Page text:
This has absolutely nothing to do with good old days. What if I were to tell you I loathed EverQuest and thought it was the worst game ever made? WoW was the greatest game ever made. It would have no impact at all on the results of what I am stating.
Nothing in my entry shows favor to EQ mechanics. I’m stating straight up that these games are -not- alike.
In fact, I’m not stating opinion here at all about which mechanics are better. I have an opinion, but I am holding that back. I’m simply stating that it’s time to stop saying that WoW is like EverQuest because it is not (I have proven that, unlike those claiming they are alike). I could turn that around and say that EverQuest is not like WoW.
Make sense? Sure seems like some of you are confused about what this entry is saying.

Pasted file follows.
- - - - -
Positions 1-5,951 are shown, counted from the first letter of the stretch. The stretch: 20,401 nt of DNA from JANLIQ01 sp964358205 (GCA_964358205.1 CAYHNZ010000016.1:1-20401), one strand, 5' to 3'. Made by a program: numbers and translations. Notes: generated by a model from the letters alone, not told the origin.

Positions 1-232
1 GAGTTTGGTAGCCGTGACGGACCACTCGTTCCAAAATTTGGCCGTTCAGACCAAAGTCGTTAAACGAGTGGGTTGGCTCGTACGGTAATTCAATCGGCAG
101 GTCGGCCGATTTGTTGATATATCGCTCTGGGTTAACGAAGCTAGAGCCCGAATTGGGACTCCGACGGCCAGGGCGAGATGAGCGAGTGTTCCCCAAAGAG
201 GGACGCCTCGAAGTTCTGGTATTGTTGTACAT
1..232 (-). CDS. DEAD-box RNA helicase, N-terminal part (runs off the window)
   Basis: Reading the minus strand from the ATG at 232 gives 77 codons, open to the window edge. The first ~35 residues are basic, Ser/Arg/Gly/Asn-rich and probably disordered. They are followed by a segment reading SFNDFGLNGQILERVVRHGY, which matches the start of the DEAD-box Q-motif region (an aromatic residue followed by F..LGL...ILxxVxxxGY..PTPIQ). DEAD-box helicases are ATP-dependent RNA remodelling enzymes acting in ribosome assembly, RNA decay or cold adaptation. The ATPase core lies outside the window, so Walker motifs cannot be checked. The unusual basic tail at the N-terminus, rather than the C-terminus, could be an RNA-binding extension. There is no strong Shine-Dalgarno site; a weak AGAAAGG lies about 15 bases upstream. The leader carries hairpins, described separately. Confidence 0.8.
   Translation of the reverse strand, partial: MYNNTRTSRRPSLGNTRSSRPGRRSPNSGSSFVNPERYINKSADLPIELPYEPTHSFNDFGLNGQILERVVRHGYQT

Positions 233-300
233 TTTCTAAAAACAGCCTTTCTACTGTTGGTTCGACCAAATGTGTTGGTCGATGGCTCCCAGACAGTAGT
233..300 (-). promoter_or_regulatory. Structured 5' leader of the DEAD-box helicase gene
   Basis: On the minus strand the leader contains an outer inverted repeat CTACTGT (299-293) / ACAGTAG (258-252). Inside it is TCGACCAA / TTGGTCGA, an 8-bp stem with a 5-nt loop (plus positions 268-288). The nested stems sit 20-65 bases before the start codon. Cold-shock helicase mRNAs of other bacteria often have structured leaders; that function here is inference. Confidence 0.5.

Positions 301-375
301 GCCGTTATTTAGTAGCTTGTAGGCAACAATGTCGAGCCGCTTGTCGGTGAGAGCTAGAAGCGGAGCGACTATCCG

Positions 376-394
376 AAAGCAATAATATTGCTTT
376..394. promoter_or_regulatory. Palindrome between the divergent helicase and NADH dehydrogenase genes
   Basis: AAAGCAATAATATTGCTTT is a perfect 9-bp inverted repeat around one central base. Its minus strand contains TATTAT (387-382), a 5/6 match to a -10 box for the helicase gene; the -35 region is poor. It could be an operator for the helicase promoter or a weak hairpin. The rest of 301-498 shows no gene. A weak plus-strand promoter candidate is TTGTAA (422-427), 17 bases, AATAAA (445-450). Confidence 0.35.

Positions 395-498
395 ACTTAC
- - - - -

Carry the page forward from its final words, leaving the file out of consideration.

Here’s what I see from the people who say EQ and WoW are alike:
Apples are like Oranges because they are both fruit.
Cake is like Pie because they are both desert.
God of War is like Mario because they are both platformers.
Oreos are like NutterButters because they are both cookies.
You see the fallacious comparison, right? None of those things are like the other OTHER THAN THE CATEGORY THEY FALL INTO. Take out the category and then explain to me how an apple is like a fruit. Explain how God of War is like Mario. Use the same logic to explain that WoW is like EQ once you remove the category of the game.
You think they’re too different to be called “alike” and others think they’re too similar to be called “different.” It’s a matter of degrees, not black and white.
You’re right. Playing EQ and WoW… no way anyone would think those games are not alike.
Oh, wait. That would be insane. On second thought, I’ll go with black and white.
You have great points but could you agree that WoW and EQ are alike in the way that they are both PvE progression focused games? Lotro is eq and wow alike as well. Of course pve progression games are rather large category.
If we say theme-park games then wow and EQ are not alike (eq was not a theme park).